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Trivia / Goofs
Times of India
Luke Vaughn (Morgan) doesn't have the cash to pay for the cancer treatment that his little daughter has to undergo. And being a devoted dad, he is willing to go the distance in order to get the funds. This means teaming up with Cox (Bautista) to rob a casino owned by Pope (De Niro) that he used to work in. But predictably enough, things go awry and they have to hijack a bus in order to make their getaway from both a team of cops, led by Officer Kris (Carano) and Pope.
Bus 657 (also titled as Heist in some countries) is a fairly fast paced cat-and-mouse chase involving the said casino thieves trying to outrun both the mob as well as the cops, who are in hot pursuit. Played out mostly on a bus containing a motley crew of hostages, the entire premise of the film is itself telegraphed early on, before the chase begins, and you do get an inkling of how most of the film will play out.
Vaughn is the good father who has turned to crime for apparently noble reasons while Pope is a sort of godfather whose role is admirably essayed by De Niro, his famous scowl firmly in place. But it's not like you haven't seen him play this kind of role before, to greater effect. Mann attempts to add an element of pathos to De Niro's character in a scene where he visits Sydney (Bosworth), his estranged daughter whose career couldn't be more different than his, with a confession and an offer that she most definitely refuses.
Bautista, who looks like he's genuinely having a very bad day, is the brawn but definitely not the brains of this operation. What is interesting is the friction between Vaughn and Cox even though it is often diluted by a script that could have been a notch better. Nonetheless, Morgan looks suitably harrowed, given his hard circumstances.
Working in this film's favor is the aforementioned brisk pace and the taut editing. It somehow adds to the sense of desperation and urgency that the lead pair feels. Overall, a passable action potboiler.
Though the official trailer of the film was released in September 2015, a leaked version found its way on the internet early in the same year.
This is the second time Robert De Niro is starring in a heist film, the first being ‘Heat’ (1995). Incidentally the directors of both films share a common last name. ‘Bus 657’ is directed by Scott Mann while ‘Heat’ was directed by Michael Mann.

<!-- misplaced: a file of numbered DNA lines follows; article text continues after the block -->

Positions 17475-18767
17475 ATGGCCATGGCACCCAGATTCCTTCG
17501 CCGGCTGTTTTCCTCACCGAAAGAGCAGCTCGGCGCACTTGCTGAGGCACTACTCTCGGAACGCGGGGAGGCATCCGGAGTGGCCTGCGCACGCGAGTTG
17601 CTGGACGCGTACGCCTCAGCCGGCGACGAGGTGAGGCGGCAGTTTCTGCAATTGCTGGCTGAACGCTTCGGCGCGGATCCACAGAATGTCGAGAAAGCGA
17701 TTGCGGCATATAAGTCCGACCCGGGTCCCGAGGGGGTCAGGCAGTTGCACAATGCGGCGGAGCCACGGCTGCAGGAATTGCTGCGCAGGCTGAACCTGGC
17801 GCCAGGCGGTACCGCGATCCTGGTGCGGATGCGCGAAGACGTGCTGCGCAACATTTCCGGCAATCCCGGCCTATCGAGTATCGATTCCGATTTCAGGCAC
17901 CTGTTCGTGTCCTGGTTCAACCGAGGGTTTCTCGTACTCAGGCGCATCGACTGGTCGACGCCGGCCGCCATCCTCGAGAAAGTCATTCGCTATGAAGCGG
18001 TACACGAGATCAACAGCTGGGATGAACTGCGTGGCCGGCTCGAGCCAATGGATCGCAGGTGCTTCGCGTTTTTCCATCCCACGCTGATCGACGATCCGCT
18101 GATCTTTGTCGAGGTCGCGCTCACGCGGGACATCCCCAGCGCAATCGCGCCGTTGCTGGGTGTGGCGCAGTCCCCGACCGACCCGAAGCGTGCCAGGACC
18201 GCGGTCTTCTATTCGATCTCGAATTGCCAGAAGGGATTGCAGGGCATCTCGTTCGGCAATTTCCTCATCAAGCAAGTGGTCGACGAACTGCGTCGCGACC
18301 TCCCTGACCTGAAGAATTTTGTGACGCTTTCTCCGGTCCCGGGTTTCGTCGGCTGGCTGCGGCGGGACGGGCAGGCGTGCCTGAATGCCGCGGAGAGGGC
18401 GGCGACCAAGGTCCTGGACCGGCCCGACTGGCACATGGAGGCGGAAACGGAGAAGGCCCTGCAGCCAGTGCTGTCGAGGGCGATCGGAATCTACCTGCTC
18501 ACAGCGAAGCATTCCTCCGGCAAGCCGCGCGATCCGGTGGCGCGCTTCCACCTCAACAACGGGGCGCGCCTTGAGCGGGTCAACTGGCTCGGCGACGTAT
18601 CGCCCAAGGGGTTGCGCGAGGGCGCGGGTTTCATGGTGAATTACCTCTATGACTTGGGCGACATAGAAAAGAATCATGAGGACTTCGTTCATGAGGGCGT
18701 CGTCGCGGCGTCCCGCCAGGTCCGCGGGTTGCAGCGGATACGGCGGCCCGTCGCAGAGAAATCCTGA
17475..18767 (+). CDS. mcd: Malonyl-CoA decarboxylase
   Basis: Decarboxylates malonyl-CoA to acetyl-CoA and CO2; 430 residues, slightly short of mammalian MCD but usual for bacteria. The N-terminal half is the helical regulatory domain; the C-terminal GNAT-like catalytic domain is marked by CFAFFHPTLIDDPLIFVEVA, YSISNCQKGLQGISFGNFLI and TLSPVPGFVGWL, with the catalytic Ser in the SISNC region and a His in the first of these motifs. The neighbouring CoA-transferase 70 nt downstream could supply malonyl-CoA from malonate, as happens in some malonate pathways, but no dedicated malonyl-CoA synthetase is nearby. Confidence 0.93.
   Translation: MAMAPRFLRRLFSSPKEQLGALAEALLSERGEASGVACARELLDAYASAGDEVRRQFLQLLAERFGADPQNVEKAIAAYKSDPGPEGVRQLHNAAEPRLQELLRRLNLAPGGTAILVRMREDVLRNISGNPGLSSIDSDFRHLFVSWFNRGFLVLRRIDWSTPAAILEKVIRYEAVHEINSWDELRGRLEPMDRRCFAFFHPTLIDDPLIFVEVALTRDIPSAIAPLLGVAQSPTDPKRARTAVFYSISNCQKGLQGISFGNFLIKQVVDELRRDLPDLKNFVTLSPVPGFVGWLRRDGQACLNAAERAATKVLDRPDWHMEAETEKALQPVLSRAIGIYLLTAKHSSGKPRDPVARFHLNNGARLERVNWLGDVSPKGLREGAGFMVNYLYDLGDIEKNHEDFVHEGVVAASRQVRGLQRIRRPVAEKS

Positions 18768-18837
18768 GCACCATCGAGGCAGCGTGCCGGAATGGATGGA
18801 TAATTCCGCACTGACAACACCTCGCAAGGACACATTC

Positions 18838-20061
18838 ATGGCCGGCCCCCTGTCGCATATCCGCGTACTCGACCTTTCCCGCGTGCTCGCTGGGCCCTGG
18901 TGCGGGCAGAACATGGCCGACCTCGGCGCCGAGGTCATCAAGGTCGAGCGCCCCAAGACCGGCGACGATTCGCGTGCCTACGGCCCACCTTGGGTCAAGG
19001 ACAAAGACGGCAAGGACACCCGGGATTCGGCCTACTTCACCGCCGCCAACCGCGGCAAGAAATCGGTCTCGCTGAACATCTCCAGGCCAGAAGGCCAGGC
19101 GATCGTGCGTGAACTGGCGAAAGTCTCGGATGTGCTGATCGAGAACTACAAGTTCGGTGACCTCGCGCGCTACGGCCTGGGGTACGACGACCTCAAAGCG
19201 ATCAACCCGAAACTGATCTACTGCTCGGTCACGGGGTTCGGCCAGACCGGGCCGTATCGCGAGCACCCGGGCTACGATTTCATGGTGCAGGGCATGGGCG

Some scenes where the bus is moving are actually shot while the bus was being pulled by a big rig truck to bring out the scene realistically.
When their attempt to rob a casino owned by the feared gangster Pope (Robert De Niro) goes awry and a shootout ensues, Vaughn (Jeffrey Dean Morgan) and Cox (Dave Bautista) are forced to flee on foot and hijack city Bus 657 and take the passengers hostage. Now, in a high speed chase, Vaughn will not only have to outwit the police, led by Officer Bajos (Gina Carano) who are in hot pursuit, but he will have to contend with Pope's maniacal right hand man, Dog (Morris Chestnut), in order to make it through the day alive. But we quickly learn that things are not what they seem, and Vaughn has more than one card up his sleeve.
When we meet Luke Vaughn, he's performing one of the card tricks that have made him one of The Swan's most popular dealers. Whether he's got the skillful dexterity and sleight-of-hand to pull off the ultimate heist - against a dangerous man who's almost a father figure to him is another thing. The filmmakers of Heist needed an actor who could embody Vaughn's mix of strength and vulnerability, desperation and cunning, a hard-working guy who might just have an ace up his sleeve.
Working in this film''s favor is the aforementioned brisk pace and the taut editing. It somehow adds to the sense of desperation and urgency that the lead pair feels. Overall, a passable action potboiler.